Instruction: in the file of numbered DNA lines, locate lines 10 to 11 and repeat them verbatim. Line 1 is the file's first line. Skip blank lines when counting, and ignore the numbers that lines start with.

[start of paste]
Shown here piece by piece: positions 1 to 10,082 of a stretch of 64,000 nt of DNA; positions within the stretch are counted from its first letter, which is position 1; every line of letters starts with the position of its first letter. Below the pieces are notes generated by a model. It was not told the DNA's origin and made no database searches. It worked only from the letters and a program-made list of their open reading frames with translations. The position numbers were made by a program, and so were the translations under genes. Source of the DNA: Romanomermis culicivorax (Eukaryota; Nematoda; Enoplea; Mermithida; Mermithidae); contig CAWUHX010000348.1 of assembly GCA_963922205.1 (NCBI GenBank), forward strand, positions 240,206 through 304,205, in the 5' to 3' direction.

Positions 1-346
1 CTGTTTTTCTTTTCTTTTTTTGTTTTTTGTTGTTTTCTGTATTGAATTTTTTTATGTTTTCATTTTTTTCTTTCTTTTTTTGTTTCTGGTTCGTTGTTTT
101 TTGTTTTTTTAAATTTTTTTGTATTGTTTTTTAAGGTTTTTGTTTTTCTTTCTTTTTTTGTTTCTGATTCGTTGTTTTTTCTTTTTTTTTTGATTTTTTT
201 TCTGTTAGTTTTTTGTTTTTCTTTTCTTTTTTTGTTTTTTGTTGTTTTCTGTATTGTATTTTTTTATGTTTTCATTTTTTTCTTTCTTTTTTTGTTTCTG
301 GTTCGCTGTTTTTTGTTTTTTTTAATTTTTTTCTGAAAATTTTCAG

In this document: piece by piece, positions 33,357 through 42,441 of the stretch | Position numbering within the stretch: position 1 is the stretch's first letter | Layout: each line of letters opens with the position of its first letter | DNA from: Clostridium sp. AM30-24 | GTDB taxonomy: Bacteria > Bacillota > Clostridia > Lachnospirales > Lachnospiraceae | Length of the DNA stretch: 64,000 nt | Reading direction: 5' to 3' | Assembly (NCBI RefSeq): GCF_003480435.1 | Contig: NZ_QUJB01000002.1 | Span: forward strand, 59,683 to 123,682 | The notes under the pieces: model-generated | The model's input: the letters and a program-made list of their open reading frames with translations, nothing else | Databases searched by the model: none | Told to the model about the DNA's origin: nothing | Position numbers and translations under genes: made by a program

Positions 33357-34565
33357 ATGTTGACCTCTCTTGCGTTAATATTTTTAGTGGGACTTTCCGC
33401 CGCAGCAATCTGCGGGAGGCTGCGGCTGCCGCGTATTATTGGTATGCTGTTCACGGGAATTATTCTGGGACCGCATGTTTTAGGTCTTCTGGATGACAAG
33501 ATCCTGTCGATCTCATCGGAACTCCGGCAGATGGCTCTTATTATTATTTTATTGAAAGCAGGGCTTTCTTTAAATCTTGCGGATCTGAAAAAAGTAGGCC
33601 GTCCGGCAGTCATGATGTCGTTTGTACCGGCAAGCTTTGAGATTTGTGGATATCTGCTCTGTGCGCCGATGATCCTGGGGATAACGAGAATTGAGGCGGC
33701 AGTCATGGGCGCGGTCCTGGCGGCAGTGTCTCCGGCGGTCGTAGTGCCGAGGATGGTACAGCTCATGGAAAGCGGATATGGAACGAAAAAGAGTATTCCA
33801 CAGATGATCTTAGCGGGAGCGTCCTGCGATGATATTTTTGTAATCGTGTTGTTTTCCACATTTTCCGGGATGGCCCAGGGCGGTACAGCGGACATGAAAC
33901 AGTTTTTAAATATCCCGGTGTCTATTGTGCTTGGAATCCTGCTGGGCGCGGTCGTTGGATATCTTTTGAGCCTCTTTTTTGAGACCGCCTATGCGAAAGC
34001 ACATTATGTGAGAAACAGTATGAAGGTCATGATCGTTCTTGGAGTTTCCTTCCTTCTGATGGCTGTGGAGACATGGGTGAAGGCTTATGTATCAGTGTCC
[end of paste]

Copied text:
33401 CGCAGCAATCTGCGGGAGGCTGCGGCTGCCGCGTATTATTGGTATGCTGTTCACGGGAATTATTCTGGGACCGCATGTTTTAGGTCTTCTGGATGACAAG
33501 ATCCTGTCGATCTCATCGGAACTCCGGCAGATGGCTCTTATTATTATTTTATTGAAAGCAGGGCTTTCTTTAAATCTTGCGGATCTGAAAAAAGTAGGCC